Dr. Sarbani Banerjee Belur from Gram Marg Rural Broadband Initiatives from the Indian Institute of Technology (IIT) Bombay, Mumbai, India, shared her experience in working with rural India to bridge the digital divide. Among other responsibilities, Dr. Sarbani works to increase digital outreach to remote and rural areas of India and also to advocate for meaningful usage of the Internet for women. She has also participated in validating an economic sustainability model developed to achieve sustainable community-based networks in India (i.e., Public-Private-Panchayat Partnership Model, 4-P).

Jane Coffin also shared her experience on community networks, and the role played by the Internet Society (ISOC). The ISOC vision acknowledges that the Internet is for everyone. Some roles played by ISOC towards resilient community networks included; convening for events, conference or summit on community networks, supported community networks deployment, as well as holding discussions with both government and international organizations on the importance of putting an enabling environment for community networks.

In the session titled, ICANN-DNS: Threat and Opportunities, panelists and participants shared their views on the role of the health DNS ecosystem and what attention could be given out by various stakeholders including ICANN.

Barrack Otieno from Kenya Internet Governance Forum called for the DNS ecosystem that empowers Internet end-users i.e., registrant, to give them a role to decide on the Internet they want as seen by registrar and registry stakeholders.

Abdulkarim Ayopo from Nigeria also called upon more attention from ICANN to the African Region. The support requested may range from adding more staff to ICANN from Africa Region and also finding the best option for ICANN to support Africa even beyond its remits primarily to address the current digital divide. Dr. Abdulkarim further pointed out that within the ICANN multi-stakeholder model, some communities have more powers than others.

In responding to all of the raised issues, Göran Marby, ICANN President & CEO, pointed out that since he joined the office, Africa has been in his priorities. He further pointed out that Africa has hosted three ICANN meetings since he joined ICANN, two meetings at Marrakesh, and one in South Africa. However, Göran mentioned that access is not within the current ICANN mandate.

IGF Closing Ceremony.

The 2019 IGF closing ceremony was graced by Ms. Dorothee Bar, State Minister for Digitalisation, Germany. In her speech, she lauded the excellent reception of the forum, the diversity of the participants, as well as the quality of the event sessions. Dorothee revealed the Germany government’s commitment to allocate €1 million to the UN IGF Trust over the next few years, as a gesture to strengthen the IGF towards an open and global Internet. Bar expressed her best wishes to Poland, the next host of the fifteenth IGF, in the year 2020.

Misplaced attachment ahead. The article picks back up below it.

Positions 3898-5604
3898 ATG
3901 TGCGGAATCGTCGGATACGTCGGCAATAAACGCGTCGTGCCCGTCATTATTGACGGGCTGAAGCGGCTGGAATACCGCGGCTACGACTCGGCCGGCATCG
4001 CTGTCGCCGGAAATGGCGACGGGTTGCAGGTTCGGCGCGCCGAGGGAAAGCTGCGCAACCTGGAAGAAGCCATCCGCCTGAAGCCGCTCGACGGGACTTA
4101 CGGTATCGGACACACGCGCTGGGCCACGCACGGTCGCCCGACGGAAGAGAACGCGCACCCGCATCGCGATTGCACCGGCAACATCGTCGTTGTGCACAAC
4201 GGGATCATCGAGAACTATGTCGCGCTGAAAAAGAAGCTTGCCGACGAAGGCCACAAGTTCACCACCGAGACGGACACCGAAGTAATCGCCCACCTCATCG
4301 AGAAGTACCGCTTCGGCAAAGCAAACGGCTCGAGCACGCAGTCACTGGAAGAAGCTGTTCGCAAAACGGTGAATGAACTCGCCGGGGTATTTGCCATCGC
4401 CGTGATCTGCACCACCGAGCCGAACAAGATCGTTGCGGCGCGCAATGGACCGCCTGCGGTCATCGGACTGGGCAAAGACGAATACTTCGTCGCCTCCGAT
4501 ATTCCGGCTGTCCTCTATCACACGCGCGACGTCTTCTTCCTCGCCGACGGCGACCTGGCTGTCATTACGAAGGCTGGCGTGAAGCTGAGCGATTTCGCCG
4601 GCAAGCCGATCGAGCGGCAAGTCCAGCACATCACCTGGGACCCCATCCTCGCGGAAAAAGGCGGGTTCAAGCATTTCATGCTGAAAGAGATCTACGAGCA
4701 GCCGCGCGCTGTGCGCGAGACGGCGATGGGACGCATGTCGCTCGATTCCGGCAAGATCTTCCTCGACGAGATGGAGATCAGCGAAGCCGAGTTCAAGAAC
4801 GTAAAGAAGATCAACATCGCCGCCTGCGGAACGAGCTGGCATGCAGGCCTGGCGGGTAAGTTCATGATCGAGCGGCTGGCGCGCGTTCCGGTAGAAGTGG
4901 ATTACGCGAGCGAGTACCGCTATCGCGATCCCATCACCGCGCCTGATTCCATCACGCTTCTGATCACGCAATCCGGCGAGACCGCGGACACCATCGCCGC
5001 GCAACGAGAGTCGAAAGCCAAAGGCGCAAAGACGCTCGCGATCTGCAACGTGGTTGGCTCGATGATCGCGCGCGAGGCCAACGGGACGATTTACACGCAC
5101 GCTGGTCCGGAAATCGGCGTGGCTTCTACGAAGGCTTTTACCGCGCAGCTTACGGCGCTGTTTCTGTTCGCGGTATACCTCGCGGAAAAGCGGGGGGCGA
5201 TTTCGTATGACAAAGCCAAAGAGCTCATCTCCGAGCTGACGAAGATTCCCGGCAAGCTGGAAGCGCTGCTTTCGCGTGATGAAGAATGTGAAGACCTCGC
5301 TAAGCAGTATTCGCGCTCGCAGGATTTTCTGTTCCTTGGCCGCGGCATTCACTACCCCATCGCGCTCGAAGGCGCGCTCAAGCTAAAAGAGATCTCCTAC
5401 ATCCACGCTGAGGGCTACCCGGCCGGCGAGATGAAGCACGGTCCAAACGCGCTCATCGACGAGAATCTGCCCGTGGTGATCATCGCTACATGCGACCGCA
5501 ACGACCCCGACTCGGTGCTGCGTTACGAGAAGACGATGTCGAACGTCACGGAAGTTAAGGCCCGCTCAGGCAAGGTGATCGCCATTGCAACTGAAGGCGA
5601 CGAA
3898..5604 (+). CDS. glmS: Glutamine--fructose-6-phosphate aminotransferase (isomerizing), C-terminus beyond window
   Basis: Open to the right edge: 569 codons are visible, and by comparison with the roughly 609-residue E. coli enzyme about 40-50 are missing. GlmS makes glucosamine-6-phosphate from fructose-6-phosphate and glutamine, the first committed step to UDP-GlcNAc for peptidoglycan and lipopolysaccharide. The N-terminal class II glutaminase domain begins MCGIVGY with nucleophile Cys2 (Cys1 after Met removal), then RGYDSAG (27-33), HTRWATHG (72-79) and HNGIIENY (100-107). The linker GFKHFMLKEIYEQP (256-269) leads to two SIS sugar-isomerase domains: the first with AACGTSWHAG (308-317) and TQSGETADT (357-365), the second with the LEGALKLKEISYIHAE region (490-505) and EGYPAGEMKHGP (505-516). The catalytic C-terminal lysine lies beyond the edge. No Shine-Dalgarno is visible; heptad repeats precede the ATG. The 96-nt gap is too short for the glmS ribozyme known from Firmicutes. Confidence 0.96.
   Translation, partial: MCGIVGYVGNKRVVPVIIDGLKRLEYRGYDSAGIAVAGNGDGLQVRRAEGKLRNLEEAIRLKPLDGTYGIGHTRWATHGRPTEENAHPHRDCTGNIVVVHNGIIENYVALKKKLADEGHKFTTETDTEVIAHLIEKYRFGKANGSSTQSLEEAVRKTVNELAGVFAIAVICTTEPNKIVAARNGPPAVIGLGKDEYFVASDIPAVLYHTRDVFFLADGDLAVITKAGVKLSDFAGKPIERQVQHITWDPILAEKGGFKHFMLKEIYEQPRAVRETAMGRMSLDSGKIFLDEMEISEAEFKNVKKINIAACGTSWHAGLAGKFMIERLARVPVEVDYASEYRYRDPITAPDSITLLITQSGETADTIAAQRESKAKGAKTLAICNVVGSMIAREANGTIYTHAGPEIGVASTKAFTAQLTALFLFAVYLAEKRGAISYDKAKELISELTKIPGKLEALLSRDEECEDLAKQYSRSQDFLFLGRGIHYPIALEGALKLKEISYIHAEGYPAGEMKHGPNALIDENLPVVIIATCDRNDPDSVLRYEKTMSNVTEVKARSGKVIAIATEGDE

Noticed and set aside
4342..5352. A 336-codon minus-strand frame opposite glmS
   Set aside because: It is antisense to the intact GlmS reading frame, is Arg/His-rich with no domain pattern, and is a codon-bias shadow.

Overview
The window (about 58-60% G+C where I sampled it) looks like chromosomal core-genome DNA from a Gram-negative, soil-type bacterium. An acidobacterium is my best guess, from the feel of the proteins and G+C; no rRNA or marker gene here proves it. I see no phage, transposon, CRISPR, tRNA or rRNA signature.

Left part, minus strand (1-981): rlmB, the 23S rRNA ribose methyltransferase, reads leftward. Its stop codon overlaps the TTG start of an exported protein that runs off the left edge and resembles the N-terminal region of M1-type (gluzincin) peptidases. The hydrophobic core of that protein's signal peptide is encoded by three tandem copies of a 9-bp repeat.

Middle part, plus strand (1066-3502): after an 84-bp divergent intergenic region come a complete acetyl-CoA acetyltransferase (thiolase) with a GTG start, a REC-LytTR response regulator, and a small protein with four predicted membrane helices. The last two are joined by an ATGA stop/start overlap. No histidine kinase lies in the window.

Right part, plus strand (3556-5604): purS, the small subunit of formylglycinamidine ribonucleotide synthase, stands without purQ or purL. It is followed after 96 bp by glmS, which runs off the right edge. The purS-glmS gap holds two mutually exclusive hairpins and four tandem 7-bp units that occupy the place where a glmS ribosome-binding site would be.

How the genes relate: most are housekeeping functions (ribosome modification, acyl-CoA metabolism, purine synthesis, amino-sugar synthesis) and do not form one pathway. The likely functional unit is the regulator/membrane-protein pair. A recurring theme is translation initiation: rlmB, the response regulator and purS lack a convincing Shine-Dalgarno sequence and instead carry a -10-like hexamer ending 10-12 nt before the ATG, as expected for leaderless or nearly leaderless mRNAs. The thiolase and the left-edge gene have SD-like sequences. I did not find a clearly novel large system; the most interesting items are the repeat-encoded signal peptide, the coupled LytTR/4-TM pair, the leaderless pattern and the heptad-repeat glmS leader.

The speech by Ms. Wanda Buk, Deputy Minister of Digital Affairs, Poland, centered around Internet fragmentation, freedom of speech, and Cybersecurity. Buk stated that Poland was the first country where citizens have a legal right to repeal on Facebook’s decision to block the content of users’ profiles. Wanda unveiled the main theme of IGF 2020: “Internet United: An Open, Free, and Undivided Internet.” She added that the meeting would be held in Katowise, a historical Polish city between two rivers, in a venue that has already hosted this year’s UN Climate Summit.

Giving this year’s IGF in numbers, Mr Liu Zhenmin, Under Secretary-General for the United Nations Department of Economic and Social Affairs, mentioned that there had been a total of 10 main sessions, 40 open forums, 64 multi-stakeholder workshops, 4 best practice forums, 18 dynamic coalition sessions, 7 national and regional initiative sessions, and 45 other side events. Zhenmin expressed his gratitude to all the participants (remote and onsite), the event funding partners and organizations, event volunteers, lastly, stating that he looked forward to the next IGF in 2020.

Report by Bonface Witaba (Senior Communications Officer, Tanzania Community Networks Alliance), and Jabhera Matogoro (Open Internet Engineering Mozilla Fellow 2019 – 2020)

*With additional reporting from the Geneva Internet Platform (GIP) Digital Watch Observatory, and the UN IGF Secretariat.

Disclaimer: The views expressed here are solely those gathered by the author(s) and should not necessarily be construed to be those of any of the organs or agencies nor any other organization (s) mentioned or discussed. This article is released under cc-by-sa 4.0 International license, and translation into other languages is encouraged. For more information, please contact the author(s) and or tzCNA.